Landi's Il Sant'Alessio was commissioned by Urban VIII and performed in 1632, with maximum opulence, in the Barberini palace in Rome, a building designed by Bernini. Secular opera was prohibited in the Papal States, though thriving elsewhere in Italy, and no women were allowed to sing or act on stage in Rome, neither in palaces nor especially in churches. Thus was born the special Roman genre of operatic oratorios (orare is Latin for 'pray') using religious texts and performed 'at the altar.' Since women were excluded, the roles of women were sung by boys and especially by "castrati"... and how peculiar is it that castrati were of such special utility to the Catholic Church well until the end of the 19th Century! In Landi's opera, only the roles of the father and the devil are written for bass voices. Alexis, his wife, mother, nurse, neighbor, and the two comic servants are all role originally sung by castrati.
William Christie has conscientiously attempted to recreate Il San'Alessio with maximum historical authenticity. Above all, there are no women in this production. Look closely at the dancers! They are all men. Modern opera companies have a severe shortage of castrati (and I suspect some impresarios regret it), so Christie has assembled a cast of six extremely skillful "falsettists" - countertenors - and he is certain, he says, that their artistry has to be as fine as that of the castrati, something that has only been possible in the last twenty years of the Early Music revival. The role of Alessio is sung by Philippe Jaroussky, whose soprano voice is as rich and flexible as that of any diva singing today. Musically, this is a sublime performance. It's hard to imagine a better. The choir of boys - La Maitrise de Caen - sound as boyishly angelic as they look. One boy in particular must have been reincarnated from a painting by Raffaelo, with his adorable curls and cherubic beauty.
Get ready for that, my friends! There is an affect of androgeny and gender-ambiguity about this production that may make some modern viewers edgy. Is it the inevitable quality of the original or is it something that appeals to these wonderful performers personally? Once again, there's an irony perhaps in this subtle portrayal of a saint who lived in a closet for seventeen years.
Stage director Benjamin Lazar must have spent hours studying Caravaggio and other mannerist painters in order to copy the "chiaroscuro" lighting and costume-coloring of this production, all candle-warm and woody. Likewise, the dramatic postures and gestures of the singers are lifted straight from Baroque paintings and statues. Jaroussky might easily have posed for a painting of Saint Alexis by El Greco. A modern viewer will possibly feel uneasy with such affectations for the first scene or two, but as the opera soars musically, the whole atmosphere becomes entrancing.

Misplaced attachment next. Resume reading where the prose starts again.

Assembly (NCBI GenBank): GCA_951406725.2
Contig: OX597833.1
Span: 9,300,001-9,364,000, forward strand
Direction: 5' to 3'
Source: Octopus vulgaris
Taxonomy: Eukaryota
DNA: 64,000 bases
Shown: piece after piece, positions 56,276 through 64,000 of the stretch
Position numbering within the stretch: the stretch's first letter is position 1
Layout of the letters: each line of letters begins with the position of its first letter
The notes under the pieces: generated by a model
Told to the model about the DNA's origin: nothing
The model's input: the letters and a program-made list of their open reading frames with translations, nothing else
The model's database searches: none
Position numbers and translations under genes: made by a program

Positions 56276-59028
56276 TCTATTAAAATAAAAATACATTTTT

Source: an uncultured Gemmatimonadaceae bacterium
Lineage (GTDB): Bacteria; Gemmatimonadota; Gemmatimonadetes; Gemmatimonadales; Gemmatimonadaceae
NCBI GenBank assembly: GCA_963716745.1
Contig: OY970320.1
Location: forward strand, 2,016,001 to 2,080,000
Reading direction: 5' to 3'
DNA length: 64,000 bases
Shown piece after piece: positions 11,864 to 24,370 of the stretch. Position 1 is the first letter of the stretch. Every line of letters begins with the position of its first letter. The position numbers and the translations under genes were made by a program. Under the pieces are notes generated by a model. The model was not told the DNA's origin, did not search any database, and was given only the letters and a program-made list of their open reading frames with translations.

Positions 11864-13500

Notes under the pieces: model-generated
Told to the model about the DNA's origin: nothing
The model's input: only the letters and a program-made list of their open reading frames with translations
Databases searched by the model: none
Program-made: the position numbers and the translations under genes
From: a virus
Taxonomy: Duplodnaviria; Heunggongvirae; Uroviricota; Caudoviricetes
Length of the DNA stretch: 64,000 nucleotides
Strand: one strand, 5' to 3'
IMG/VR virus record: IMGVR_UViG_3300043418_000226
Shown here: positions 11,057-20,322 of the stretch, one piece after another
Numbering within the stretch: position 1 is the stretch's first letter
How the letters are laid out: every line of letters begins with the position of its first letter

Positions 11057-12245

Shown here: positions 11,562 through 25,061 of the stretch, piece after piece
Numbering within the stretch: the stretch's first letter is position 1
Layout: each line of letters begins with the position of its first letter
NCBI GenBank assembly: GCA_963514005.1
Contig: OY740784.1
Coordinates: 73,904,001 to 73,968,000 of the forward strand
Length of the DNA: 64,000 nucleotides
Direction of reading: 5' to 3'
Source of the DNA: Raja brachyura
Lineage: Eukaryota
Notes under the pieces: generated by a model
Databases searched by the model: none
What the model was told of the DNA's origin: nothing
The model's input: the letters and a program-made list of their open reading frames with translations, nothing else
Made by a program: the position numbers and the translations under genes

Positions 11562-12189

What sort of music did Landi write for us? The idiom is that of the operatic madrigal -- recitativo blending into aria and ritornello, with all resources devoted to making the text emotionally expressive. The obvious comparison is to the secular operas of Claudio Monteverdi, Landi's contemporary. Stefano Landi was not as great a composer as Monteverdi - not even close - but his music is powerful and subtle, and the singing and playing of Les Arts Florissants could make the Caen telephone directory sound sublime. Taken as a whole, this DVD is a complex and satisfying experience of music, stagecraft, and history all at once."
At last an Authentic Baroque Opera
Dr. John W. Rippon | Florida | 01/12/2009
(5 out of 5 stars)
"I am overjoyed by this DVD and it's production. I'm in total agreement with the three reviwers who praised this performance. I'd only like to add two comments. One is about the use of gestures in this performance. I believe from reading into current scholarship on the performance of "Baroque" opera of the mid- seventeeth century that the exagerated gestures used in this production are akin to that used at the time of the first presentations. We cannot know exactly, but I've heard several noted scholars voice this opinion. I think it added greatly to the performance. Secondly I am so very happy that Wm. Christie and director B. Lazar used setting, costumes and production that were relevant to the music. So very often in previous Christie products we have beautifully played music and great singing in a production completely irrelevant to the piece, author or period in which written. All together now: no more Eurotrash productions; cheers for Authentic Baroque Opera."